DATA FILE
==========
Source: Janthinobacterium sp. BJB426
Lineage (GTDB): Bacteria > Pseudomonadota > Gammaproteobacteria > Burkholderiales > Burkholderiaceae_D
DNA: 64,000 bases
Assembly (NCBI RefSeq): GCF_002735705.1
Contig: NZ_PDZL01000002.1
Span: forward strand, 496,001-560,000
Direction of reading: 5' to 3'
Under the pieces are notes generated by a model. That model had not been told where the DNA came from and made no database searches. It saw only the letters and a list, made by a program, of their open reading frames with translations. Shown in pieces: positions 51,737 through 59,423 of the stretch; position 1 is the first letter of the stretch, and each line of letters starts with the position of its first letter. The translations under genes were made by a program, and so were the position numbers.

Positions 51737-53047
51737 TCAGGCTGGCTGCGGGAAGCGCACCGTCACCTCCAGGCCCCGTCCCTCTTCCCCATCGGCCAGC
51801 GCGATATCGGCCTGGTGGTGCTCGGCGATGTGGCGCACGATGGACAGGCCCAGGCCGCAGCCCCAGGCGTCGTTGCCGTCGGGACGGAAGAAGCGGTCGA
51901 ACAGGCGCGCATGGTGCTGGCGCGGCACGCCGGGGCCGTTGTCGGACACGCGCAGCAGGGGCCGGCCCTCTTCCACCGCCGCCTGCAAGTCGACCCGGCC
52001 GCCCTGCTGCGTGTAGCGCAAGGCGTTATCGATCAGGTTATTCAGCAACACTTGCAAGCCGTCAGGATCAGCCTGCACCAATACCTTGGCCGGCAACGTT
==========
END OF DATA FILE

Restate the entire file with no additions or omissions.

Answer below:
Source: Janthinobacterium sp. BJB426
Lineage (GTDB): Bacteria > Pseudomonadota > Gammaproteobacteria > Burkholderiales > Burkholderiaceae_D
DNA: 64,000 bases
Assembly (NCBI RefSeq): GCF_002735705.1
Contig: NZ_PDZL01000002.1
Span: forward strand, 496,001-560,000
Direction of reading: 5' to 3'
Under the pieces are notes generated by a model. That model had not been told where the DNA came from and made no database searches. It saw only the letters and a list, made by a program, of their open reading frames with translations. Shown in pieces: positions 51,737 through 59,423 of the stretch; position 1 is the first letter of the stretch, and each line of letters starts with the position of its first letter. The translations under genes were made by a program, and so were the position numbers.

Positions 51737-53047
51737 TCAGGCTGGCTGCGGGAAGCGCACCGTCACCTCCAGGCCCCGTCCCTCTTCCCCATCGGCCAGC
51801 GCGATATCGGCCTGGTGGTGCTCGGCGATGTGGCGCACGATGGACAGGCCCAGGCCGCAGCCCCAGGCGTCGTTGCCGTCGGGACGGAAGAAGCGGTCGA
51901 ACAGGCGCGCATGGTGCTGGCGCGGCACGCCGGGGCCGTTGTCGGACACGCGCAGCAGGGGCCGGCCCTCTTCCACCGCCGCCTGCAAGTCGACCCGGCC
52001 GCCCTGCTGCGTGTAGCGCAAGGCGTTATCGATCAGGTTATTCAGCAACACTTGCAAGCCGTCAGGATCAGCCTGCACCAATACCTTGGCCGGCAACGTT